On the east bank of the River Barrow is St. Mullin's, a monastery which was founded by St. Moling; a prince, poet, artist and artisan, as well as a priest, who died in 696. He became Bishop of Ferns and was buried at St. Mullin's. The monastery was plundered by the Vikings in 951 and was burned in 1138. An abbey was built on the site later, in the Middle Ages. In an 8th Century manuscript known as "The Book of Mulling", there is a plan of the monastery - the earliest known plan of an Irish monastery - which shows four crosses inside the round monastic wall and eight crosses outside it.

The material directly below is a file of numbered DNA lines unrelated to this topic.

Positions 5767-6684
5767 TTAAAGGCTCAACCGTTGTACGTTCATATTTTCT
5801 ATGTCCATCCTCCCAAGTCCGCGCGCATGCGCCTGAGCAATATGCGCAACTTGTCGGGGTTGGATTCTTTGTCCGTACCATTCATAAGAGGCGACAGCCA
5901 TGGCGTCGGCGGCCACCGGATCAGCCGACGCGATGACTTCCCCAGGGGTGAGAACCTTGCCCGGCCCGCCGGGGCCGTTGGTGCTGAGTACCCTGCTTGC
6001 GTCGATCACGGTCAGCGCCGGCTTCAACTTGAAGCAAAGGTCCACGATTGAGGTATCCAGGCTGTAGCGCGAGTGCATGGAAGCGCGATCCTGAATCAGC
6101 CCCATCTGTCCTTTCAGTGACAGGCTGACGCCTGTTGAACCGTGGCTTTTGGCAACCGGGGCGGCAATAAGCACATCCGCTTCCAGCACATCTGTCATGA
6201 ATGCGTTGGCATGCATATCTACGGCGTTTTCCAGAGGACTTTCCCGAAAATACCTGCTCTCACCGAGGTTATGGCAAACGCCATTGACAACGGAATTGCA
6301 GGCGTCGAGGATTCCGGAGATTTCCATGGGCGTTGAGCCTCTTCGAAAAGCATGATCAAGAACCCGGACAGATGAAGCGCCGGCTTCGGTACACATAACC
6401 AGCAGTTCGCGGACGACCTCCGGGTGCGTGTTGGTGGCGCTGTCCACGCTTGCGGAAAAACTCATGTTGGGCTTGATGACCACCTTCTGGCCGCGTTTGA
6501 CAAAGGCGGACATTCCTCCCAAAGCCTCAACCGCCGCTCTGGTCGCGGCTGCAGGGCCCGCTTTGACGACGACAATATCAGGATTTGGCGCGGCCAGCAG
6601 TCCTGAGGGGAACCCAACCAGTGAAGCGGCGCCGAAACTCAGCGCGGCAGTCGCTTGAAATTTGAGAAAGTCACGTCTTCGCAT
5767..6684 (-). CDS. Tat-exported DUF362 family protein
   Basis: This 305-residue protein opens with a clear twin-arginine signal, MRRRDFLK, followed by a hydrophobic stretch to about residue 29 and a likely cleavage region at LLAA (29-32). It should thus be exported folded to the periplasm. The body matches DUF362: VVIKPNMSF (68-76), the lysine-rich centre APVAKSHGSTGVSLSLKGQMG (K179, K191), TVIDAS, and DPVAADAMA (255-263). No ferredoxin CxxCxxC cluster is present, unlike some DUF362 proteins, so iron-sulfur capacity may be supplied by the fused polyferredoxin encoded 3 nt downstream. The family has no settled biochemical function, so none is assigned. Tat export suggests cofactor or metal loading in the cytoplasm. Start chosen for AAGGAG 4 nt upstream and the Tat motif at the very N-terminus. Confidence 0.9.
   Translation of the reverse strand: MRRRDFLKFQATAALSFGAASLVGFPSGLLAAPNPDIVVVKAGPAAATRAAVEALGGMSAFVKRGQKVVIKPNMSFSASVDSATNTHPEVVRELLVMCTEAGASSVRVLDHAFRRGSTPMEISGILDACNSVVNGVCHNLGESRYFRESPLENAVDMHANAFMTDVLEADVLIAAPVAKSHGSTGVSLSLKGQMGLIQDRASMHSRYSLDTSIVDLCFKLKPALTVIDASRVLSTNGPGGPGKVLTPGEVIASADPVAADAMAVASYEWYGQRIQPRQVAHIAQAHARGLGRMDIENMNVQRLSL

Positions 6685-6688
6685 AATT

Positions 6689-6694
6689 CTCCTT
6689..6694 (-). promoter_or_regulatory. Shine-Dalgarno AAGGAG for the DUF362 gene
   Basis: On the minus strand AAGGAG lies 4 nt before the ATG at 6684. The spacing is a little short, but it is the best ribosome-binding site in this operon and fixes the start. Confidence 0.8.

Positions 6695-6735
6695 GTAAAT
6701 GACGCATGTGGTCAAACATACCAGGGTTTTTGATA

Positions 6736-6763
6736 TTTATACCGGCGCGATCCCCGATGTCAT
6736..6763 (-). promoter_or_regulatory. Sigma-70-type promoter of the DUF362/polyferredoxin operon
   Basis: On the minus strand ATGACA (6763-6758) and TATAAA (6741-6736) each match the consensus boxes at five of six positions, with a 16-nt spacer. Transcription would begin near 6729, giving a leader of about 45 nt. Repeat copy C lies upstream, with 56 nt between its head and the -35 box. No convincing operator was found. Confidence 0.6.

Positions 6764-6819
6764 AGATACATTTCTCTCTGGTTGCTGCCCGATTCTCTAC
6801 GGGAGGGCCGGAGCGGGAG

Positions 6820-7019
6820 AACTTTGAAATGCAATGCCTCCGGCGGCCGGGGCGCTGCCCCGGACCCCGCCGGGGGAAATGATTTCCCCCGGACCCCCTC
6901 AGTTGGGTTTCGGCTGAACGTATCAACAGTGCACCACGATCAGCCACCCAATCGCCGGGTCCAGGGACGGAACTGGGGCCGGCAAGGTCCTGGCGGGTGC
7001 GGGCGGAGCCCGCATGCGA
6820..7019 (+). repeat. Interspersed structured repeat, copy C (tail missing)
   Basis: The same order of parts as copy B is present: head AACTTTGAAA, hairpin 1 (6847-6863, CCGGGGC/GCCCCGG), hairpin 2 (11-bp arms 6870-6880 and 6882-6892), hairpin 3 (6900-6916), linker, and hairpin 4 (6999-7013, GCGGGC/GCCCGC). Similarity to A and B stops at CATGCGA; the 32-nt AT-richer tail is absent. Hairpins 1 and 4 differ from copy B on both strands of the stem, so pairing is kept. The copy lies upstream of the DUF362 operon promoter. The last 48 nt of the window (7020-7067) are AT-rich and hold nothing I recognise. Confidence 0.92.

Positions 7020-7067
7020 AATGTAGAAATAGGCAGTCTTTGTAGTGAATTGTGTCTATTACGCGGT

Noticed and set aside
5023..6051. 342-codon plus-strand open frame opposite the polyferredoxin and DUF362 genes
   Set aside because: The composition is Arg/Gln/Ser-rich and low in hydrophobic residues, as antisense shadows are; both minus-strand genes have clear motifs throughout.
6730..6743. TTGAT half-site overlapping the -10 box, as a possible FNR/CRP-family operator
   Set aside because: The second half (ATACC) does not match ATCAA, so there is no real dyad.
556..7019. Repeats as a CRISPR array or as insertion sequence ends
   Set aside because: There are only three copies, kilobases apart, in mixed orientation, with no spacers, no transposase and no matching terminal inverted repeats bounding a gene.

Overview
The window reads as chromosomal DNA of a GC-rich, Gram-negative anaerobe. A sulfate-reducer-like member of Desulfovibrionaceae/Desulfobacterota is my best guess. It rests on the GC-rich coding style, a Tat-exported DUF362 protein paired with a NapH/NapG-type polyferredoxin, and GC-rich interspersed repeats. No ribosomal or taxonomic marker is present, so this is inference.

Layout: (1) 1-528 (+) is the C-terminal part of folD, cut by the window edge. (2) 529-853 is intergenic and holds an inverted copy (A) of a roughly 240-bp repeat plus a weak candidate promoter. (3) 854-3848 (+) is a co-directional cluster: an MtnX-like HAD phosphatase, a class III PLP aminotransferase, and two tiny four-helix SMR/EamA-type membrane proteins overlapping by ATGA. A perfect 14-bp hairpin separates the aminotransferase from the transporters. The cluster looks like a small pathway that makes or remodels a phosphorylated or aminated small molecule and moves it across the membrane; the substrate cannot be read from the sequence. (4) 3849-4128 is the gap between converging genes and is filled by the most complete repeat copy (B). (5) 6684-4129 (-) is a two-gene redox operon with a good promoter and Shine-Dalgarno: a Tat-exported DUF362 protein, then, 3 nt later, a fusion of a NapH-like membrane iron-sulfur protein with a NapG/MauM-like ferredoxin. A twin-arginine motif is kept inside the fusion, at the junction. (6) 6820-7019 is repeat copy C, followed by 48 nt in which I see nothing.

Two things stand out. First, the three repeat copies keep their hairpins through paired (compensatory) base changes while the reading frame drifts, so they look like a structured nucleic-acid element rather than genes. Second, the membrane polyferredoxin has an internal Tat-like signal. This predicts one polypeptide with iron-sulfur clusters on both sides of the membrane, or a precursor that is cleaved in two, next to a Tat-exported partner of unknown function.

The symbol of the shamrock is from a legend about St. Patrick that says he used a shamrock with its three leaves to explain the Trinity, the triple nature of God.